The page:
Quarantine film swap - Agnieszka Ostrowska and Caroline Marchante
Agnieszka Ostrowska and Caroline Marchante are photographers from Poland and France, respectively. Agnieszka focuses on creating soulful self-portraits; Caroline does portrait, and cinematic photography. Titled 'Proximité sociale - bliskość społeczna', Agnieszka and Caroline's project combines their niches to create the most beautiful double exposure photographs that display their emotions freely.
Film swapping is a creative process in which double or multiple exposure photographs are created, by a few persons. When numerous persons shoot using the same roll of film, they expose the film roll double, or multiple times, achieving double or multiple exposure images.
In October last year, Caroline asked Agnieszka to collaborate with her on a photography project, hoping it would help her battle the harsh realities of COVID-19 and keep her creative energy well fed. Together, they decided that film swapping is their best option to create together since the pandemic and the distance between them left them with limited possibilities.
CM: It was getting hard to be stuck [in an apartment] without artistic- interaction, so it was fun to join countries and artistic visions. I thought of Agnieszka [to partner with] because she has a delicate point of view and her self portraits talk to my feelings.
Even though the concept of film swapping is straight forward, the actual process can be demanding. You are shooting on a roll of exposed film, so there's a great possibility that the picture you are taking might not turn out the way you intend.
To overcome this challenge, Agnieszka and Caroline agreed to set themes and topics for their photographs. They used two rolls of film, Kodak Portra 800 and Cinestill 800T. They shot flowers and Caroline's self-portraits on the first roll of film and kept the second roll of film for freestyle shooting.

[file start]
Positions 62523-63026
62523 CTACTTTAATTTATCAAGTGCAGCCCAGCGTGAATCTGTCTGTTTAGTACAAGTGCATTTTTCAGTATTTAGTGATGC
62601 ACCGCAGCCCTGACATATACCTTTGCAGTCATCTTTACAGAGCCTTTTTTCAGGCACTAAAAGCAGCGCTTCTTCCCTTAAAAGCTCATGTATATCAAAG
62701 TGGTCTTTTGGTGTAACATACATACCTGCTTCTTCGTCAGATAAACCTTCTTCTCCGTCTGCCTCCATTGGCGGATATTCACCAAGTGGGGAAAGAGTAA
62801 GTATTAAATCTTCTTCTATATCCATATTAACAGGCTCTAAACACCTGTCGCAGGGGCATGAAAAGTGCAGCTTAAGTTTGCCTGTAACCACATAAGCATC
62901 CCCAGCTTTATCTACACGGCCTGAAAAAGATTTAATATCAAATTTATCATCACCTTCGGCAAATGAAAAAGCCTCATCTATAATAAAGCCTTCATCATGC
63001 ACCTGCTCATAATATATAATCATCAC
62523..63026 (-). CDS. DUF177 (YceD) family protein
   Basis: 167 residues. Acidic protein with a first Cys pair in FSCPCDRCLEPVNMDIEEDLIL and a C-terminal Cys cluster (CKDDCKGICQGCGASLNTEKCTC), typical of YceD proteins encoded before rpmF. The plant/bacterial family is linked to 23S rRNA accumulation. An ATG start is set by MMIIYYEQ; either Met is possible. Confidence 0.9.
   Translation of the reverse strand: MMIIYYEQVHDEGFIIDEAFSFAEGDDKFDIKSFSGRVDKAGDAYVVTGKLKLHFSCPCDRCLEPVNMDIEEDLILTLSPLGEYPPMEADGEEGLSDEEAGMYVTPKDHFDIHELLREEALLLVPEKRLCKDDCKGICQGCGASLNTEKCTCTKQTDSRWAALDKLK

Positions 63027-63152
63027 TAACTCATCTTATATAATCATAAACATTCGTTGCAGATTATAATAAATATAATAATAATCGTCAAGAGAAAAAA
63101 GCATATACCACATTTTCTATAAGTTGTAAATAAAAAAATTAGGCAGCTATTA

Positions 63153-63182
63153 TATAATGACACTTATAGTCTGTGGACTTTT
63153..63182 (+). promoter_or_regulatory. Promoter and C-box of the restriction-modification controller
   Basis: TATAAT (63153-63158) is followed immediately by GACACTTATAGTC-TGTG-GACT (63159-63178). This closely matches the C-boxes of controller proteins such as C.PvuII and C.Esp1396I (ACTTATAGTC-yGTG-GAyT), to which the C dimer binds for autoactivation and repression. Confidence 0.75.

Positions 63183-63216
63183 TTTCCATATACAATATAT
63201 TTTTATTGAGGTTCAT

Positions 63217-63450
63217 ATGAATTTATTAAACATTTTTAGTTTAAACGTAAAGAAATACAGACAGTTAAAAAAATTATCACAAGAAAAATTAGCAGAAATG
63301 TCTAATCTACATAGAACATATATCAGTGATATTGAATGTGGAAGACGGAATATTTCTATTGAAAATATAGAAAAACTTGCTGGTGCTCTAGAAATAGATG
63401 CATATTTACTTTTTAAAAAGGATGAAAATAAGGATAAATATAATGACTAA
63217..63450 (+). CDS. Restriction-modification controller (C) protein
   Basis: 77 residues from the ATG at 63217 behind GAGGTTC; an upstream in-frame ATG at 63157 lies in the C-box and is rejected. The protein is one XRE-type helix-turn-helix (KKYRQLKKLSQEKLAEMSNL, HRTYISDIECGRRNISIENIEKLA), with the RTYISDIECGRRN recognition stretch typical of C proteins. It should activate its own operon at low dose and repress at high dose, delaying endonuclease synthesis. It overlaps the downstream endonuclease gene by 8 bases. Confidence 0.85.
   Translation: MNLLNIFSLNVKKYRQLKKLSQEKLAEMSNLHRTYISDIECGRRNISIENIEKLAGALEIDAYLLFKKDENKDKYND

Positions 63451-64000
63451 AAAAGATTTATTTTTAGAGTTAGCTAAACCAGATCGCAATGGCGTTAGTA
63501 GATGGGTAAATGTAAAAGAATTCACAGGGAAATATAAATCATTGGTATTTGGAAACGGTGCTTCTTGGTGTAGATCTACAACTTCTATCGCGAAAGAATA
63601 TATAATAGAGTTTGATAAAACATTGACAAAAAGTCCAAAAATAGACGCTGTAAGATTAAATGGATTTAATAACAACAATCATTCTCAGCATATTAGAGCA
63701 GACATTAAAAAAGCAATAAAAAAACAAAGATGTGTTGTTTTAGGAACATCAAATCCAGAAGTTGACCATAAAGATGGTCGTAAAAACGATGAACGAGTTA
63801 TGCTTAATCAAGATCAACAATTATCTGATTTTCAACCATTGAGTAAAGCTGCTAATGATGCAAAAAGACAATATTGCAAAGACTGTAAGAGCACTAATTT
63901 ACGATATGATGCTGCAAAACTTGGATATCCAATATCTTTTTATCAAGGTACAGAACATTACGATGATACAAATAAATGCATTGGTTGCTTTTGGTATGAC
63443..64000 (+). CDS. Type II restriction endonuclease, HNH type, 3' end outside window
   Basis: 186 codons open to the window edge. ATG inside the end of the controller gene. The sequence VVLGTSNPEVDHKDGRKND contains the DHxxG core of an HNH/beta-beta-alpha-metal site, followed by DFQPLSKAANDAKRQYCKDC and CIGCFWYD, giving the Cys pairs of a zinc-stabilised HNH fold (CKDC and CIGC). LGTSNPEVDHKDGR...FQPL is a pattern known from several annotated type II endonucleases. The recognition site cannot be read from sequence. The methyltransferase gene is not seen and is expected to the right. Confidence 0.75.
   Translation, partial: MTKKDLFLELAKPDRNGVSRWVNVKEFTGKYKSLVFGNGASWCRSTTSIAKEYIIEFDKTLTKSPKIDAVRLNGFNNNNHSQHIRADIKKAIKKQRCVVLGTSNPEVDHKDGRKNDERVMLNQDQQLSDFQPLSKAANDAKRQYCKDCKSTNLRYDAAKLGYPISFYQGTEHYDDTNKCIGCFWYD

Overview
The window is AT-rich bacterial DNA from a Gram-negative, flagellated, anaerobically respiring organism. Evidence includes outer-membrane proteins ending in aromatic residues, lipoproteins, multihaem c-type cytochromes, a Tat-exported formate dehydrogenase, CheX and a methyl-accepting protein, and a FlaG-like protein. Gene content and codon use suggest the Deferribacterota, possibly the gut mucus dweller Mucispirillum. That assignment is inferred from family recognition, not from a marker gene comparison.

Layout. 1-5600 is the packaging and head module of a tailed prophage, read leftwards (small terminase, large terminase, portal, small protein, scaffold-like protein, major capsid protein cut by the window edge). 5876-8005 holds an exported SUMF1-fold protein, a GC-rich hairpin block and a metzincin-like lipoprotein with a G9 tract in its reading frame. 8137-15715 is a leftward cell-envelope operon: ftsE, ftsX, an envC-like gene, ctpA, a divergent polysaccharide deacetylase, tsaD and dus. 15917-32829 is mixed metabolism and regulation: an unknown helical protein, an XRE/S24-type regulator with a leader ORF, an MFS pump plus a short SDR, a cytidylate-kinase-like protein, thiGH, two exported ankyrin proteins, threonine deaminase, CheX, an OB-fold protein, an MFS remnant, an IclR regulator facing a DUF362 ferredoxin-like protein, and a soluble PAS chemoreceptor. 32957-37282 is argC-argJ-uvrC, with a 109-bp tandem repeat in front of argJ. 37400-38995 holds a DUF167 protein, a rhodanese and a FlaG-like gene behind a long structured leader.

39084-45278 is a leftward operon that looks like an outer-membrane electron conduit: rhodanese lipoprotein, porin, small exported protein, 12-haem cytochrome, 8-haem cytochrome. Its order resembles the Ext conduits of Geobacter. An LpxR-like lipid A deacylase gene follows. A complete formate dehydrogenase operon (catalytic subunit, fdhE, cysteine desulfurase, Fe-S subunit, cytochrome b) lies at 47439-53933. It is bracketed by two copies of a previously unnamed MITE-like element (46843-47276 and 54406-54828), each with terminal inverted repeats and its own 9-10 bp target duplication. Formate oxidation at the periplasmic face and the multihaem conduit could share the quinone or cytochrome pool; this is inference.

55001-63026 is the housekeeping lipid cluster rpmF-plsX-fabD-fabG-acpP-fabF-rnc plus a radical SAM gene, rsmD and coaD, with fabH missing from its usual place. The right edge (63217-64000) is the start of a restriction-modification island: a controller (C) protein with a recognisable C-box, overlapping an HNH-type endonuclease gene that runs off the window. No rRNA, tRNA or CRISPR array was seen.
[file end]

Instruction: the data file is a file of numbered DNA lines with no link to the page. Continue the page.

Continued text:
Agnieszka is used to taking her photographs digitally. So, carefully planning each shot with an analog camera was a new concept for her.
AO: I took photos on the first roll in one day and let's say it straight - it was totally stupid. I'm used to taking photos quickly, and when it comes to analog [photography] you should be more careful; almost like with a child. You need to think about how to make it look nice and how not to waste a roll. Luckily, my photos on the first roll are not really visible; yet they still came out looking great.
This pandemic is exerting extra pressure on our mental health, to a point where getting through 2020 alive must be considered a success story. A lot of us can agree that our mental health has impacted the way we work and live. It has also inspired many to create by projecting their struggles onto their art.
AO: Sometimes, when I was taking photos for this project, it was really hard for me psychologically. There were really bad things going on in my life at that time. I was just unable to look at myself and my body. I think you can even see it in my eyes in this photo. I rarely take photos directly looking into them [cameras], but that time, something just broke in me.